Mosaic / October 22, 2009

Bioneers promote environmental change

In a school of 1,300 students, an event with an attendance of more than 20 is a big deal. So what does that say about a weekend long conference, six hours away in which 65 students attend? It says Knox College students are passionate about something. That something happens to be the current global environmental movement.

This past weekend, 65 Knox College students, led by Environmental Studies Department Chair Peter Schwartzman, piled into buses and headed to Louisville, Kentucky for a conference called Bioneers. The Louisville location is a satellite base of the real conference, which takes place in San Manuel, California.

Prominent, energetic, emotional, and monumental leaders in the environmental movement are asked to speak at the Bioneers location in California, then beamed to 19 satellite locations throughout the US.

The conference we attended was held at the University of Louisville in its planetarium and other surrounding campus buildings. From 10 a.m. to noon each day we attended two small seminars lead by local leaders. Multiple seminars were offered at each time slot so that everyone could find a topic of interest.

Topics included local food systems, environmental justice, green journalism, organic agriculture and green architecture. Many had an emphasis on coal production and mountaintop removal, since as Kentucky deals with the direct results of this practice.

From noon to 4 p.m. we came back together to watch the “live” feed speakers from California. For many, this is the highlight of the conference.

There were 15 speakers in total, each bringing to the conference a different aspect of this one movement.

The most prominent speakers this year included Michael Pollan, author of The Omnivore’s Dilemma, and Annie Leonard, creator of The Story of Stuff (a 20 minute video on “stuff”- check it out on YouTube).

Other speakers included Brock Dolman, who spoke about water, Andrew Weil, who discussed the connection between human and environmental health, Lily Yeh, who spoke about the transformative power of art in impoverished countries, and Chief Almir Surui of the Surui tribe in Brazil, whose community is fighting to protect their home, the Amazon rainforest.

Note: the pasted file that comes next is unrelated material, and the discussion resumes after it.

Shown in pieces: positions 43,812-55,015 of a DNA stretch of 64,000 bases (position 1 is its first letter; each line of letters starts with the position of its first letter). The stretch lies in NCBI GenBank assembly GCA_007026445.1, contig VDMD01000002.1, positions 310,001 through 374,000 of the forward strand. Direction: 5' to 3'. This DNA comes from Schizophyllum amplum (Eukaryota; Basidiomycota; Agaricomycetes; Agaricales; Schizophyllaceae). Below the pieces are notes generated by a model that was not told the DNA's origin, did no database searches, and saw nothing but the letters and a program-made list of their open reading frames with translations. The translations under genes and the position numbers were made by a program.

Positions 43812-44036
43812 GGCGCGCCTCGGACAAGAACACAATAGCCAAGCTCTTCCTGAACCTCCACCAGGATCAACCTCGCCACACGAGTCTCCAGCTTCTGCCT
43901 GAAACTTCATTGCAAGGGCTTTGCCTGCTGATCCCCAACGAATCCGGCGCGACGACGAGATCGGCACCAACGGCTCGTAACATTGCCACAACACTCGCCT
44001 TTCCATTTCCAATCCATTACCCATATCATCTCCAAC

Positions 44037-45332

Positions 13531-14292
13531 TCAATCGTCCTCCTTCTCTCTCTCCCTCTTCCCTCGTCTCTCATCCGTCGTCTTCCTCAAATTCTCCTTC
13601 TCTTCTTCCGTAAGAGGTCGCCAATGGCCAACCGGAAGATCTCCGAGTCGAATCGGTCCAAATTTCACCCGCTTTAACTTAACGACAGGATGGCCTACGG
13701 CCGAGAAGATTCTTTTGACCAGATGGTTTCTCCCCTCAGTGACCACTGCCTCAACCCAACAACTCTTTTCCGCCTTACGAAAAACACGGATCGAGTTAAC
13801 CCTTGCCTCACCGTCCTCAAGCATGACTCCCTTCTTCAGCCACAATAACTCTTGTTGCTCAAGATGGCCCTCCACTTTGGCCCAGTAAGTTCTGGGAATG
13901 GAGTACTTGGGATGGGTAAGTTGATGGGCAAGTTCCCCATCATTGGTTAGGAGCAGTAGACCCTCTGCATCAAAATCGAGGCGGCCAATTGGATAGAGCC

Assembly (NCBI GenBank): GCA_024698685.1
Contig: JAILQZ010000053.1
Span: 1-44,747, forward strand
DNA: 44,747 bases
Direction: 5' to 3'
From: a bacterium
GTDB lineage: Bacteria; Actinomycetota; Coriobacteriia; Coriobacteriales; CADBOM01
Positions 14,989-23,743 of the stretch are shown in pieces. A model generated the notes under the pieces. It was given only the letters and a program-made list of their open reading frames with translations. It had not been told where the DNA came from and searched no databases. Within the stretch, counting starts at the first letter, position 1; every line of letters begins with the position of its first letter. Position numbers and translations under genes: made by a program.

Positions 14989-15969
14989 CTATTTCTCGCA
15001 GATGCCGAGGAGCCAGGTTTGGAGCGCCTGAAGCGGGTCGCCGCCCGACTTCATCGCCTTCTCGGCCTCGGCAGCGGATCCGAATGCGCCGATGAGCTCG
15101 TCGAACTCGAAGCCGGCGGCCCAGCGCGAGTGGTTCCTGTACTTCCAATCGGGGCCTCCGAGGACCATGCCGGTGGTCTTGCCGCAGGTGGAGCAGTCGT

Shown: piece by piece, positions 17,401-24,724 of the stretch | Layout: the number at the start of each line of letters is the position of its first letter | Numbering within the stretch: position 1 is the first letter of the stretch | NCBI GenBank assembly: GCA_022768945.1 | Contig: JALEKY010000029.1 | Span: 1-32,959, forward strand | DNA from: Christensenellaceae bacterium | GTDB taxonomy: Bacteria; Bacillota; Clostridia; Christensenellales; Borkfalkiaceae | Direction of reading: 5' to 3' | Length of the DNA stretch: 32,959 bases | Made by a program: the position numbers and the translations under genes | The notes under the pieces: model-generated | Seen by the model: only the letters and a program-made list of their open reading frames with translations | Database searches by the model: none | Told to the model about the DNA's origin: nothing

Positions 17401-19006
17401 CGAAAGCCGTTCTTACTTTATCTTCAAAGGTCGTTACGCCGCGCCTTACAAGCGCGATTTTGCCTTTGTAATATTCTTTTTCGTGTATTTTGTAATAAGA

Reactions of Knox students from the varying speakers reflect the powerful impacts of their words.

Junior Brett Daley said, “Every time a speaker spoke about our effect on the next generation of people, images of my nephew and niece popped into my head and I began to cry because we often forget about what is important in life.”

Senior Kevin Quirk said, “I was really impressed with Jerome Ringo. He was not afraid of facing and talking about the controversial issues. His understanding of the necessity of change resonated with me.”

Personally, Annie Leonard’s speech was the most powerful. She spoke practically and directly, not using soft, pretty words or skirting around the main issue. Leonard spoke about her passion, which is, literally, garbage, and our obsession with “stuff.”

She related it to statistics that show the US as the 114th happiest country out of 140 countries ranked. We’re below all of the South American countries, all the Asian countries, and almost all of the European countries.

These facts begged questions in my mind about what we’re doing wrong, how we got here, if it’s possible to change. But Annie also spoke about the statistic that shows 70 percent of Americans are now sympathetic to environmental issues.

“That’s enough,” she said, “There’s an understanding, an acknowledgement in seven out of 10 people that something is wrong and has to be changed.”

This powerful statement made me realize, when so often I feel hopeless, that now there is physical hope in the sense of having enough people to do everything we have been talking about.

This reemergence of hope is part of the powerful impact of Bioneers.

Junior Ben Boor commented, “Bioneers was beautiful. I saw a synthesis of art, science, social justice, and economics […] Bioneers was another affirmation of human potential for me, and a reminder to serve.”

Senior Abby Pardick said, “The conference really is a time to recharge [ . . .] Hearing about so many other organizations and what they are doing is really a great motivation to come back to Galesburg and campus to get things done.”

Many other students echoed these feelings of inspiration, new hope, and recharged energy. Nevertheless, we acknowledge the fact that Bioneers is also a draining experience and makes you reflect on what’s wrong or needs change in your life.

Sophomore Annika Paulsen said, “As inspiring as the weekend was, it was also frustrating. Bioneers made me realize how much further we have to go, especially at Knox […] Every area of the campus can be improved.”

While the seminars and speakers took up most of the time, some was still left for entertainment and leisure.

The conference hosted a blue grass band Friday night, followed by a light show in the planetarium to the tunes of Pink Floyd.

We also walked through some of the surrounding historical neighborhoods of Louisville, enjoying the exploration of a place outside Galesburg. Camping was also to be had, albeit wet camping, in one of Kentucky’s hilly fall-colored state parks.

The Bioneers weekend taught us practical environmental applications for our lives as well as presented new ideas and successful changes that people are making. It generated excitement, energy, and a new urgency for action. It also made us sing, dance, and cry together. Sixty-five Knox students became “Bioneers” this year. How many students will become “Bioneers” next year?

Creal Zearing

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